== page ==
In this collection we’ll show you some easy, delicious beef and noodle recipes.
What Can You Make With Beef and Noodles?
A lot, apparently.
You can make some delicious stir-fries with sliced beef. With seasonings and vegetables of your choice, a comforting meal with it is a breeze. I like to stir it over high heat with oil, garlic, sliced carrots, cabbage, boiled egg noodles, soy sauce, and honey, and what comes out is pure delicacy.
Or you can cook up a bowl of noodle soup with ground beef. Put together a basic one with sautéed beef, cooked noodles, and a very good chicken broth simmered with charred onions and ginger. If you prefer a more elaborate broth, here are some ideas:
- Make a curry broth: over medium heat on a skillet, cook some thinly sliced onions and carrot (one carrot, two onions), until the onion turns brown and the carrot chars a little. Stir in some curry powder, tomato paste, and cook until the bottom looks a little burnt (just seconds), then remove from the heat. Add 1/4 cup water, scrape the bottom, and blend until smooth. Add this mixture to your broth and season with salt, sugar, and cream to taste.
- Make a ragout broth: cook some beef in a pot until charred, then transfer it to a bowl and put aside. Add more oil, a handful of chopped vegetables (carrot, celery, onion) along with tomato pureé, and cook until a little bit charred. Continue adding a splash of wine and a sprig of rosemary. When the liquid’s reduced to half, turn off the heat. Make up for the vaporized liquid with beef stock, and blend everything together. Add this mixture to your broth and season with salt, pepper, and beef seasoning. If you don’t have beef seasoning, sear then pressure-cook some beef chuck with the mixture before blending them all together.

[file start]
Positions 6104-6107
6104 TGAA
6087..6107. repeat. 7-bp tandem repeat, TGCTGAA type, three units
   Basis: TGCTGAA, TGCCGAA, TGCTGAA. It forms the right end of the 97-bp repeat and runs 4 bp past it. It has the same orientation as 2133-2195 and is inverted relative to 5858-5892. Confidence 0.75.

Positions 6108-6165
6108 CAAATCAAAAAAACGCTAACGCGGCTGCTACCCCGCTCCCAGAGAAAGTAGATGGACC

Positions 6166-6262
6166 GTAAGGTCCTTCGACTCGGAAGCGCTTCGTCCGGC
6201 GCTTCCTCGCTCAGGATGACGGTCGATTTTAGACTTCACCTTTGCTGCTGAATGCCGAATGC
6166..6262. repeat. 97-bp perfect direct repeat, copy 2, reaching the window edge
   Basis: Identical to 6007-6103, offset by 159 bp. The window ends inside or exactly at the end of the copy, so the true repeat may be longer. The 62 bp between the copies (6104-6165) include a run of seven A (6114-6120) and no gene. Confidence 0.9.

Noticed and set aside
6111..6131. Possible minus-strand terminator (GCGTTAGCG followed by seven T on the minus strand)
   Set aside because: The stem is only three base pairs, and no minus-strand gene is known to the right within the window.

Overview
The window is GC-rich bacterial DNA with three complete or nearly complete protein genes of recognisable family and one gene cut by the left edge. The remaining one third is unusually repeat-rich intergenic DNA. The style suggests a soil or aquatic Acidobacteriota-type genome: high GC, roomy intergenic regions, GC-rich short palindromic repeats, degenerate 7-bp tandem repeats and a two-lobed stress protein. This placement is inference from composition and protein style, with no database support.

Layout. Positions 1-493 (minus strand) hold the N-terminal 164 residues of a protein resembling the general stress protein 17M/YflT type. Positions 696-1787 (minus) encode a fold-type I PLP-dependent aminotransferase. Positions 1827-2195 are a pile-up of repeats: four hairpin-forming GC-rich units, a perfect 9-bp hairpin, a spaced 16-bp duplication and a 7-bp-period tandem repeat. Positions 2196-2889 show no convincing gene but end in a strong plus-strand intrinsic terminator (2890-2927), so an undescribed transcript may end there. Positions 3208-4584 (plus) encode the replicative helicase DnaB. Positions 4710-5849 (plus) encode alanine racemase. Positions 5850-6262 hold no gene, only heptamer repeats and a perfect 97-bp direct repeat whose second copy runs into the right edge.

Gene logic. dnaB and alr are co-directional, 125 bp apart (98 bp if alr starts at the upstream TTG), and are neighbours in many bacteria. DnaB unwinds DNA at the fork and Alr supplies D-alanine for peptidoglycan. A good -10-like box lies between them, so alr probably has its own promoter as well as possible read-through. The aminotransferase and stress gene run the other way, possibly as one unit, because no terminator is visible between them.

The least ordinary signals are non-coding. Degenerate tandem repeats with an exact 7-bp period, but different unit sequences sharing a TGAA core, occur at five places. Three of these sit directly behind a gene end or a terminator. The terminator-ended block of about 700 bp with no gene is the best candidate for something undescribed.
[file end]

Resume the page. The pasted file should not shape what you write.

With minced beef and pasta instead of noodles, you can make bolognese spaghetti, spaghetti and meatballs, lasagna, beef macaroni, or creamy beef pasta with corn and peas. The list goes on.
Best Healthy Beef and Noodle Recipes
1 of 5
Beef Chow Mein Recipe
1 of 5
Asian Beef and Noodles Recipe
1 of 5
Beef Chow Fun Recipe
1 of 5
Beef Lo Mein Recipe
1 of 5
Beef and Noodles Recipe
Tips to Up Your Beef and Noodle Game
Whatever you’re making, be sure to adapt these simple steps into your cooking regime:
1. Add Caramelization
This is what lots of recipes forget to instruct. For dishes with deep tastes like beef, it’s especially crucial to cook the meat and vegetables until they char a little. Those little charred spots add a depth of flavor, characterized by a distinct nuttiness that makes the dish way tastier.
For meat, don’t crowd the pan or lots of moisture will come out and prevent caramelization. Crank the heat on high, add meat only when the oil is hot, and leave one side to cook until charred before you flip. Mind pretty much the same thing when cooking vegetables, but stir them as you cook instead of leaving them still.
2. Cook Noodles to Al-dente
If the noodle is to be stirred over heat, which most recipes will ask for, the heat will cook it down further. It’s important to cook the noodle just until it has reached al-dente.
When has it reached al-dente? Refer to the box's instructions. They should state ‘boil for … to … minutes’, the first number of which should be the indicator. Rinse the heat off immediately after cooking and set it aside.
Oven-baked dishes such as lasagna are exceptions, since the noodles are to be cooked further for up to an hour. Some recipes may either ask you to cook the pasta just until it’s softened, or to leave the pasta completely dry, and then it’s better to listen to them.
3. Never Skip Garlic
As obvious as this may sound, a lot of us find the lingering smell of garlic on our fingers bothersome, and so never intend to work with it. Here's a cleaning tip: rub your fingers with some lemons or citrus juices, and they'll come off.
If you don't like peeling or chopping garlic or both, consider garlic powder. It's especially helpful when you scale the recipe up to serve 10 or 20, and it requires chopping 20 cloves for instance. In terms of flavor, one teaspoon of garlic powder is roughly equivalent to 2 minced cloves.
But then again, I think it’s nice to find bits of chopped garlic in the dish. You can use the powder for taste, but add in some cloves for texture.